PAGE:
I am 78 years old.
For most of my life, I never thought about getting old.
I was lucky – one of those people who seemed to “age gracefully”. I was healthy, had a full life, and assumed it would somehow always be that way. I was comfortable with the changes in my appearance and the normal slower pace. Retirement gave me a second chance and so I redefined myself. I began to write and to take photography seriously. I created a blog about my personal experiences with aging and found a community of followers from all over the world.
When I was 73, things began to change. Slowly, almost imperceptibly at first. My circle of 6 friends was diminished as one by one poor health, relocation and death left me the last woman standing. An only child, with no living family, I was confronted with a life I had never envisioned. I was alone.
I discovered that I lacked the skills necessary to rebuild my life. Where to begin? It felt as if I had been transported to a different planet. I was an alien among people who had spouses, children, grandchildren and longstanding groups of their own.
Slowly, the robust good health I had always taken for granted began to deteriorate. I ignored the warning signs. Instead, I lived in a fantasy that somehow this was just a rough patch.
And then came the Pandemic.
Followed by Massive Heart Failure.
I returned home after a long stay in the hospital and rehabilitation. My physical abilities are significantly reduced. I spend most of my time between doctors and physical therapists, no longer able to drive and have difficulty breathing or walking for more than a few minutes.
The bright spot in my life was my cat, Lovebug, the smartest and best companion in the world.
Lovebug died on September 4th.
For the last 10 days I have been sitting in what no longer feels like home. It is so quiet and I am strangely numb. I make lists of things I should do – things long delayed and things I never had time for before. They sit on my night table. I have trouble concentrating. And yes – I recognize the signs of depression and have virtual meetings with a therapist.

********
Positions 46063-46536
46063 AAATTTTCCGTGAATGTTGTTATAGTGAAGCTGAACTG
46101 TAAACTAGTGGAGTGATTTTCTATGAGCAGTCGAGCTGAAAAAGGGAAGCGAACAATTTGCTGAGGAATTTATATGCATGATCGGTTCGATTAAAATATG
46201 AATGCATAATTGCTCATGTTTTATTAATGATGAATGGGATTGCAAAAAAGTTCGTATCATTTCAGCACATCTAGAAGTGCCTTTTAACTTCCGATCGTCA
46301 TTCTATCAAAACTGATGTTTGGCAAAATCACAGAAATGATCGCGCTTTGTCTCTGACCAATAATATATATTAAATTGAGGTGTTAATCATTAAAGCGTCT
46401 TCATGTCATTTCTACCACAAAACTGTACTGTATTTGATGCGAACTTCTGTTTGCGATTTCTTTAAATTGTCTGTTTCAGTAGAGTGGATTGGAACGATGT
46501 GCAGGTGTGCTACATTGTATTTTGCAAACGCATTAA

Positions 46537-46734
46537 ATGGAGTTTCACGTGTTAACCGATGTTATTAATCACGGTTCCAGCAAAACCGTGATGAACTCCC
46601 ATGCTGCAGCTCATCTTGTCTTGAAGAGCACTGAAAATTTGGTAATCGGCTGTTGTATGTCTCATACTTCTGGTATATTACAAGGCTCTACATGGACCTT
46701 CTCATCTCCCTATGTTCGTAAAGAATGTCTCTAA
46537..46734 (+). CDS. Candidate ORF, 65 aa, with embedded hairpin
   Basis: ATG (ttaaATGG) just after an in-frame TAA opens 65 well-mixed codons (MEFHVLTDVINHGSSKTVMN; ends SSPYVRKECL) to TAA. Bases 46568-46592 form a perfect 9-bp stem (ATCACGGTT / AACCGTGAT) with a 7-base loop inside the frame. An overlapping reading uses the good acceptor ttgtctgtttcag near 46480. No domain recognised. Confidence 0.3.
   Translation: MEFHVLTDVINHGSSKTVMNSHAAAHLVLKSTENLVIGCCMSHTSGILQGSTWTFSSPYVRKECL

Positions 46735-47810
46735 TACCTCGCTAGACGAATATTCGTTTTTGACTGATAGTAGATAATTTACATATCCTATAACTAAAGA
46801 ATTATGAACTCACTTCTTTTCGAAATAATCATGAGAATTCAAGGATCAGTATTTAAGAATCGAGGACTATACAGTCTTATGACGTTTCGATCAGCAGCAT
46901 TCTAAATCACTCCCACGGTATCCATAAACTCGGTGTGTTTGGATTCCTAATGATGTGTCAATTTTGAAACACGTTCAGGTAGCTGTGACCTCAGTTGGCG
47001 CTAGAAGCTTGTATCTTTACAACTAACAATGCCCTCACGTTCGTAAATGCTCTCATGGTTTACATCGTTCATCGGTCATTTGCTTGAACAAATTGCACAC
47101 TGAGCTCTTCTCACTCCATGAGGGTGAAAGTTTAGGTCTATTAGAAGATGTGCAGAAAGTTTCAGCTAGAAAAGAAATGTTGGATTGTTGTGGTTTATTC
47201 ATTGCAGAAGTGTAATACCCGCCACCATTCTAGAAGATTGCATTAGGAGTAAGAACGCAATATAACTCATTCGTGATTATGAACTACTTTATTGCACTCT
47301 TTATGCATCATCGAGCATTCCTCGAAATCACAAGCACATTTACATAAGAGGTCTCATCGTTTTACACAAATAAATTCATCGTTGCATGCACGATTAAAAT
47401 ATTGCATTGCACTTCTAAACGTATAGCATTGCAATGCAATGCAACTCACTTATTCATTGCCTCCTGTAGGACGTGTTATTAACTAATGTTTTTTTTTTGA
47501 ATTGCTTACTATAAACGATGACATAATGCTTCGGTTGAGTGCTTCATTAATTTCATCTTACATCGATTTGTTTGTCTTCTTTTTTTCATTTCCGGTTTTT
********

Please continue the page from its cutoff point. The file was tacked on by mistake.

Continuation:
So why am I sharing this?
I suspect there are many people like me who have had to redefine what makes life worth living. It is not an easy or pleasant thing to do. But in order to move forward it is necessary.
We are an age resistant society. The word “old” is rarely used. Instead, we are encouraged to think, look and act “young”. It is as if life is not worth living if you get old.
My experience is that is not true.
Yes, for many of us there is heartache and illness as we age. No one escapes death. But if I look at my life without preconceived notions or the opinions of others, I find that there is almost always something worth living for every day.
Sometimes it is as simple as opening the windows on a summer morning and letting the fresh air in. Watching a sunset. Listening to the birds sing or the sound of the creek running behind the house. The unexpected kindness of a neighbor or stranger.
It is the satisfaction when I balance my checkbook and have a bit left over for the month.
It is the pleasure of reading a good book. Watching a good movie or play. Listening to music (even dancing to it when no one is watching). Having a good meal. An unexpected call from a friend
or a long email filled with stories and maybe photos. Having time for something you love to do. Fixing something broken.
I am not living the life I envisioned for myself when I got old and there are still many days when I am bitterly disappointed. But I am learning that little things mean a lot. And that I am more resilient than I would ever have imagined.
How do I define a Life Worth Living? Having Another Day To Live!
Carole Leskin is a retired Director of Global Human Resources. Embarking on a second career as a writer and photographer concentrating on her personal accounts of aging, her essays and poetry, frequently accompanied by her photos, are published in Jewish Sacred Aging, Jewish Women of Words, Starts At 60, Navigating Aging ( a Kaiser Health publication), Women’s Older Wisdom, Time Goes By and Next Avenue. Her poems, “Father Time” and “Carole’s Debate” were selected for inclusion in the 2019 anthologies of poetry, New Jersey Bards. Her photos have been featured in Mart R Porter Nature Forum.